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A resume is a document that introduces you to potential employers. It gives them enough information about your educational and employment history to make a decision whether or not to invite you for an interview. Your resume is a sales pitch, so you should try to put your best foot forward by choosing the right type of resume format. When deciding what information to put in your resume, be aware that resumes posted online should not contain too much personal information, especially if they are easily accessible to the general public.
Your personal information is usually the first item on your resume. It should be prominently displayed at the top of the page with your name highlighted in a larger font. The personal information that goes on your resume is your name, address, phone number and e-mail address. Other personal details such as height, weight, age or marital status are not necessary .
Your profile is a professional snapshot. In this section of your resume, you should give potential employers a sense of what distinguishes you from others by highlighting your accomplishments, background and skills.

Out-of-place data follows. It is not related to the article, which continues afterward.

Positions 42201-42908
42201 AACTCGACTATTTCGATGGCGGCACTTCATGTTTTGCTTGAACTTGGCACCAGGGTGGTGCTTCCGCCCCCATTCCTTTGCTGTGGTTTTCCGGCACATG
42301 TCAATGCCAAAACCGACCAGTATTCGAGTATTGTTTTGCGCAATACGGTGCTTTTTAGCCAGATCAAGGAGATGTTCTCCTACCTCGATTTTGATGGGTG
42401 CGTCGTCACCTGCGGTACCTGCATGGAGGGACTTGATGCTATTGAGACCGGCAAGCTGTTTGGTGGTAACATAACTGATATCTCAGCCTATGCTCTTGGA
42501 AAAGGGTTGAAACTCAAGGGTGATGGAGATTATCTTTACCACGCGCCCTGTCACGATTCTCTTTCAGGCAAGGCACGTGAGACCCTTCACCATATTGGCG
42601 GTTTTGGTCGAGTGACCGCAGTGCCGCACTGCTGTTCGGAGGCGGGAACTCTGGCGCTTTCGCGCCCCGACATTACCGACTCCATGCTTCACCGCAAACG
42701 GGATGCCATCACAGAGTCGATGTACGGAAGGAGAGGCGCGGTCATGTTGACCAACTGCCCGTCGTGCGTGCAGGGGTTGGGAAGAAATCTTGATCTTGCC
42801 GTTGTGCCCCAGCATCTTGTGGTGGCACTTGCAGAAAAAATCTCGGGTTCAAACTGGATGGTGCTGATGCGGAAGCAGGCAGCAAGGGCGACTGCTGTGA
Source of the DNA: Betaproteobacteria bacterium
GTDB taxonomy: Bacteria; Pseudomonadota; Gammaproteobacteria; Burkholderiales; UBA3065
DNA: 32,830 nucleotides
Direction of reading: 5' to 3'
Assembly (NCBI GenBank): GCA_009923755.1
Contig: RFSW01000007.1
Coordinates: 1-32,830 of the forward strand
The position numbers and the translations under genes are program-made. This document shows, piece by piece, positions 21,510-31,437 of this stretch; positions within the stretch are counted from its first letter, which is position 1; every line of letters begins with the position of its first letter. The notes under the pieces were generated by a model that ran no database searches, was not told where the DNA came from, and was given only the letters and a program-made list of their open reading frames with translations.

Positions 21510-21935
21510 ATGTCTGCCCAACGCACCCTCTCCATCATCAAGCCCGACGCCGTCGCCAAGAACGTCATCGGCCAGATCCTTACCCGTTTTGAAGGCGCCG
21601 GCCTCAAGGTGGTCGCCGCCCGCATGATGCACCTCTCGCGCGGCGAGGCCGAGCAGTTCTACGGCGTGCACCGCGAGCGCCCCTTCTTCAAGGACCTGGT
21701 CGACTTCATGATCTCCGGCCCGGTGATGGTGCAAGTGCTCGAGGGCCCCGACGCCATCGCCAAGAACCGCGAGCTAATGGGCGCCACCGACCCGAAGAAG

In this section, list your pertinent educational qualifications, beginning with the most recent. For recent college graduates, listing your grade point average and any honors is a good way to demonstrate your competence in your field of specialization. Unless you are still in high school, do not list your pre-college education.
As with education, list your employment history by starting with the most recent and working downwards. With each position you list, be sure to give potential employers an idea of your responsibilities and accomplishments. Make your accomplishments tangible by quantifying them. For instance, "I increased sales by 30 percent," is more descriptive and impressive than "effectively increased sales."
Chika Nwaka started writing professionally in 2010. She writes for eHow and specializes in education and fashion-related topics. She earned a Bachelor of Arts in English from the University of California-Los Angeles and is pursuing a Ph.D. in English literature from the University of Wisconsin-Madison.